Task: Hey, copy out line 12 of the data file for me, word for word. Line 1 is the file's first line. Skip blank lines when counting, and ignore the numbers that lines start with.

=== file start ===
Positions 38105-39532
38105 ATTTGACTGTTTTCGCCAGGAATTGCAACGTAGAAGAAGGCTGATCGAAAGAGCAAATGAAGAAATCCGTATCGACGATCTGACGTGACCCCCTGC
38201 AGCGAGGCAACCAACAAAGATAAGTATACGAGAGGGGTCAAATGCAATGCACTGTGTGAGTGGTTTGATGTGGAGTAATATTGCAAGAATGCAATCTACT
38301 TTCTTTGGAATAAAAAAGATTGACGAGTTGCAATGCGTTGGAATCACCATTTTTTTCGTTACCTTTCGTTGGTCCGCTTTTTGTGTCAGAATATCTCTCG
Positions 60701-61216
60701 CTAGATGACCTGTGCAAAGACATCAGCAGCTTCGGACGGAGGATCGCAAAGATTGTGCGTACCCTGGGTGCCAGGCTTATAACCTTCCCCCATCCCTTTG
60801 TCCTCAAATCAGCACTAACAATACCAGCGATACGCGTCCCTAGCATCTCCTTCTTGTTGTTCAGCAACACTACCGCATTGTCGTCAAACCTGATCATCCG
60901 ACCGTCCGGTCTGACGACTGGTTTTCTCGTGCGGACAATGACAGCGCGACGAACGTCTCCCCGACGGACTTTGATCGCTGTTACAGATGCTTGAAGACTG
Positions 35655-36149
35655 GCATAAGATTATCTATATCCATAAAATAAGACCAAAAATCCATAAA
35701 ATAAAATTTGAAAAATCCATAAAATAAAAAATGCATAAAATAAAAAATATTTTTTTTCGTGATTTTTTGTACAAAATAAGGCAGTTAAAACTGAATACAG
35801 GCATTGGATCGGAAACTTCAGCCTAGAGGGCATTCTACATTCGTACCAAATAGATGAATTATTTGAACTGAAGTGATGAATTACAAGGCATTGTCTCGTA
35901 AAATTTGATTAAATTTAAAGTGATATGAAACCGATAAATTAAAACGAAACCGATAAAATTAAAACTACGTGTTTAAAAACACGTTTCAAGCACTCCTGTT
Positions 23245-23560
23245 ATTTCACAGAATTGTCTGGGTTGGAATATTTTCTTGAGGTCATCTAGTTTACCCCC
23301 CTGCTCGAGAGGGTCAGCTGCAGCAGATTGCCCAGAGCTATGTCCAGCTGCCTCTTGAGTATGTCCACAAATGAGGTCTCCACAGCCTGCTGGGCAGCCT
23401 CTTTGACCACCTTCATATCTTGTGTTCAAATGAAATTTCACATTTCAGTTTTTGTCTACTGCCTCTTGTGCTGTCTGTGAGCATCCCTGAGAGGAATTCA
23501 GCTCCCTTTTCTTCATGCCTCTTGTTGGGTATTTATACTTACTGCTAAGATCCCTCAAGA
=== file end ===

35801 GCATTGGATCGGAAACTTCAGCCTAGAGGGCATTCTACATTCGTACCAAATAGATGAATTATTTGAACTGAAGTGATGAATTACAAGGCATTGTCTCGTA